, General News

Harnett County Veterans Treatment Court Celebrates 5th Anniversary

The goal of Veterans Treatment Court is to help those who have served our nation and honor their service.

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As our nation prepares to honor veterans on Veterans Day, Veterans Treatment Court (VTC) in Judicial District 11A (Harnett and Lee counties) is preparing to celebrate its five-year anniversary. A ceremony is planned for Wednesday, November 7, at 3:00 p.m. in Courtroom 6 in the Harnett County Courthouse to mark the occasion. Speakers include U.S. Senator for North Carolina Thom Tillis, Chief District Court Judge Jacquelyn Lee and Judge Marion Warren, director of the North Carolina Administrative Office of the Courts. Remarks also will be made by Army veteran Mark Davis. Several awards and recognitions will be made during the ceremony.

The first VTC established in North Carolina, this regional court serves veterans from as far as Morehead City, Jacksonville, Hillsboro and Cary. The VTC operates under the jurisdiction of district court and is similar to other recovery courts like drug treatment court. Harnett County’s VTC is made possible through a collaborative partnership with Chief Judge Lee, District Attorney Vernon Stewart, Clerk of Superior Court Marsha Johnson, the Veterans Health Administration, the Veterans Benefit AdministrationHarnett County Veterans ServicesCentral Carolina Community College and various veterans’ service organizations and other community partners.

About

The goal of Veterans Treatment Court is to help those who have served our nation and honor their service. The VTC is a recovery court that assists veterans who have pending criminal charges who want assistance resolving their criminal charges and help in treating their addiction and mental health conditions that resulted from their military service. The VTC uses a holistic approach to address substance abuse, mental health conditions, rehabilitation, healthcare, employment and housing.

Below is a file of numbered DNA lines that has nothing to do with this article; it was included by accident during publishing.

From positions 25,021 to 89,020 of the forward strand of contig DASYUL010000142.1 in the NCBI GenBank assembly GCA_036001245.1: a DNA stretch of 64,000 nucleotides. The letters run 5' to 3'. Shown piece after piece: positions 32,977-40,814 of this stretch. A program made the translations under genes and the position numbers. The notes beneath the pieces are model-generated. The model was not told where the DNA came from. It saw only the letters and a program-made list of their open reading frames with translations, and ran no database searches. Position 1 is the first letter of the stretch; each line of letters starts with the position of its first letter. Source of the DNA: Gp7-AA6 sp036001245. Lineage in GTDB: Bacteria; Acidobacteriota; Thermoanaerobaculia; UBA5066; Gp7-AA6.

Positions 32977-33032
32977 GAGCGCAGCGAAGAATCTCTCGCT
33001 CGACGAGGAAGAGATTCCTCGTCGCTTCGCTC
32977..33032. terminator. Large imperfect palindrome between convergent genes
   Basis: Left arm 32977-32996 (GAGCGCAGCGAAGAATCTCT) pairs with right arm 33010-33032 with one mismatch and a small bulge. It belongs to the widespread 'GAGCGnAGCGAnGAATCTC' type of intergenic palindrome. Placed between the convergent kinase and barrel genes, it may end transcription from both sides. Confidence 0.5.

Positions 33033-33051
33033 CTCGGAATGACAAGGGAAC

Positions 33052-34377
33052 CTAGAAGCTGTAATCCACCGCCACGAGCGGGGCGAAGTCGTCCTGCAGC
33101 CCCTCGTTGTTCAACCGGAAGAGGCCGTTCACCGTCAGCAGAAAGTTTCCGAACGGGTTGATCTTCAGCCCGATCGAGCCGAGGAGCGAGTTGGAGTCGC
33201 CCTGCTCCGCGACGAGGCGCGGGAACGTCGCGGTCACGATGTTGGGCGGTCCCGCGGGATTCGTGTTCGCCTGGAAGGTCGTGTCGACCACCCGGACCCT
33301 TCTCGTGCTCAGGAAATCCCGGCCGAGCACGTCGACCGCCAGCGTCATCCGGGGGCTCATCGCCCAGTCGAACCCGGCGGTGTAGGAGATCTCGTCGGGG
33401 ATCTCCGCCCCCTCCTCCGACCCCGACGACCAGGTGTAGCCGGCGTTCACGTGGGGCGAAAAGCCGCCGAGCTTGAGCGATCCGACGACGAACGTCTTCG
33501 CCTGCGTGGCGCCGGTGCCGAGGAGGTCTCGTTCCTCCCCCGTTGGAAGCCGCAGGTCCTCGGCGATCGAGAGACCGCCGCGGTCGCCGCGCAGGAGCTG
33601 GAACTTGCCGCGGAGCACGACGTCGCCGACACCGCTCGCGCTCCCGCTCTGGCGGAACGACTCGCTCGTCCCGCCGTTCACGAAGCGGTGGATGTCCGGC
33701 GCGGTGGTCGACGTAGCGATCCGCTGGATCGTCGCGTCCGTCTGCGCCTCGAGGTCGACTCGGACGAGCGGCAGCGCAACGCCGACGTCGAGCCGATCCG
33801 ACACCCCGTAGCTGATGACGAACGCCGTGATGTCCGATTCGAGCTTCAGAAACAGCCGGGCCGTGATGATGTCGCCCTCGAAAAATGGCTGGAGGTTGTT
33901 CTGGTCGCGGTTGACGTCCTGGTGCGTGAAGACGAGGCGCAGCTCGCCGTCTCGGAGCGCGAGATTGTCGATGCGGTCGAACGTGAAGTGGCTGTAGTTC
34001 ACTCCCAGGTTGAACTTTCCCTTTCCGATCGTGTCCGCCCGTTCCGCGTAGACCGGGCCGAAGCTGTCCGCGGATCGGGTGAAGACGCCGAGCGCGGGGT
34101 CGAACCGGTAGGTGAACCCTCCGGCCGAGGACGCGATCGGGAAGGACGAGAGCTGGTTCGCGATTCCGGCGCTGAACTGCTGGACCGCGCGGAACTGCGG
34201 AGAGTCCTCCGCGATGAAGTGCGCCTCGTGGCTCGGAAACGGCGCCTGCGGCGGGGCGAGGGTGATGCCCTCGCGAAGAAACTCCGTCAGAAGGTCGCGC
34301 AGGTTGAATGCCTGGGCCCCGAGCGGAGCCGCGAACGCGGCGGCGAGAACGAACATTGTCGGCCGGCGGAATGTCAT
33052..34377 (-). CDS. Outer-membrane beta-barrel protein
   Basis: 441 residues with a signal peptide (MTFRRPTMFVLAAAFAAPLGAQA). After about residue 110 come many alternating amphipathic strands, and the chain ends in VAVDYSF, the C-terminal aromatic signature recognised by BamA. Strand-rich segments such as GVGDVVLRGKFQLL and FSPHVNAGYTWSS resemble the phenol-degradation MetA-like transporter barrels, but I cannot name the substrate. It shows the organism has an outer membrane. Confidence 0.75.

Once assessed and approved for admission by the district attorney, veterans complete a treatment assessment to determine their level of substance use and / or mental health needs. Once the court approves admission, veterans are assigned to a treatment provider such as the Veterans Health Administration for an individualized treatment plan. Assessments are also made by veterans’ administrations to determine eligibility for disability compensation, pension, education benefits, and / or vocational rehabilitation benefits, as well as housing, employment opportunities, medical and dental care, and even childcare. Veterans frequently appear before the court for review hearings to ensure compliance.

The five-phase VTC in Harnett County has proven to be successful. Recent reports indicate 92 percent of veterans entering this program have co-occurring issues and 86 percent have substance use issues. By phase IV, the percentage drops dramatically to 3 percent. To date, 52 veterans have been recognized as completing the VTC program. Currently, there are 40 active veterans in the program, with another 34 preparing to enter.